Time to change. The curriculum is really a breathing and ever-changing document. The curriculum should reflect the current trends and needs of high school students, employers and colleges. All have tremendous effect on the required subjects that high school students must take and the knowledge students must have for them to be effective on the job and in college. Therefore, high school teachers and counselors must be diligent in their pursuit of updating, revising and adding additional curriculum.
Steps to Curriculm Changes
Submit proposed high school curriculum changes, addition and revisions to the curriculum coordinator for consideration. This submission must include the actual recommendations for new courses, textbooks or programs. All information must be readily documented for the curriculum coordinator to review.
Explain in detail the rationale for the curriculum change. Determine how the changes will affect the academic performance of high school students. Provide the research findings, statistics and documented statements from educators who have used the curriculum. Compare and contrast the current curriculum with the advantages of the proposed new curriculum.
Perform an assessment on the new curriculum. Determine what assessment tools will be put into place to monitor the achievement of academic success. State in detail how the data will be collected and presented. Provide forecast results that students should receive from the new curriculum.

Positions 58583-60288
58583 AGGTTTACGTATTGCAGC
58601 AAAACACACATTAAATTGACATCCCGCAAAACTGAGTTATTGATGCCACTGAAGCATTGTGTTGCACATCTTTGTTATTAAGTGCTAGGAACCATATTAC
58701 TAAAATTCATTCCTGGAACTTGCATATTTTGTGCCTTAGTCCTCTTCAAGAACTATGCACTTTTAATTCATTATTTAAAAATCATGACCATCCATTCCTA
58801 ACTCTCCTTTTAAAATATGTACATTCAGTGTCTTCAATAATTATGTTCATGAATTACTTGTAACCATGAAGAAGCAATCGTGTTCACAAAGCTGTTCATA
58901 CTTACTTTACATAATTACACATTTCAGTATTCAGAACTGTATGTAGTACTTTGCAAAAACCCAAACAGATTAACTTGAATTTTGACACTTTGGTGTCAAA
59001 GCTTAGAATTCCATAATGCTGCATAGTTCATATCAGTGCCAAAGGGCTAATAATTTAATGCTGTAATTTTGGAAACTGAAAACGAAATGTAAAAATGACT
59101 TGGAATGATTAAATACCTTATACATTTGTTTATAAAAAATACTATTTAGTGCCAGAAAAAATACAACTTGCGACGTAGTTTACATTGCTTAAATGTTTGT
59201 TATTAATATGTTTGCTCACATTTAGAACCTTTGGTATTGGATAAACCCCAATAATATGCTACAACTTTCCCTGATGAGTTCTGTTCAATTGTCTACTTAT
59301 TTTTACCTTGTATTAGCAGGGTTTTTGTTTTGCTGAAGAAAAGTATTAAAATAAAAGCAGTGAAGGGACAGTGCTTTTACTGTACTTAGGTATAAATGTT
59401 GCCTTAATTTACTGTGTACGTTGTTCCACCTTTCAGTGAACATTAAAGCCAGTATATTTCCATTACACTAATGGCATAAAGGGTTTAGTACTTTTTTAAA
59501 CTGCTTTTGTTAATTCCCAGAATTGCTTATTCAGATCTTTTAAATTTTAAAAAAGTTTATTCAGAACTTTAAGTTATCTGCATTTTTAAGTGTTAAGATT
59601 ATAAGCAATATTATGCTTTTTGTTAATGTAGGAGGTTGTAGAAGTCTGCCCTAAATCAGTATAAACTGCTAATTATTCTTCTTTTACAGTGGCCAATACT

Provide an assessment of the monetary costs associated with fully funding the new curriculum. Determine the costs of textbooks, supporting materials, teacher training and additional staffing.
Establish a time-line for implementation and include evaluation benchmarks to monitor the full implementation of the new high school curriculum. Provide the curriculum coordinator with a start and finish date.
Report final results. Ensure that data is accurate and reflects the actual performance of students as a result of the implementation of the new high school curriculum. Provide a plan to continue the program if it is successful. If the program is not successful, be prepared to provide an explanation of why and how to address the shortcomings of the curriculum changes.
Based in Virginia, Kevin M. Jackson has been writing professionally since 2003. He is the author of the books "Life Lessons for My Sons" and "When GOD Speaks." Jackson holds a Bachelor of Science in biology from Savannah State University and a Master of Arts in urban education from Norfolk State University.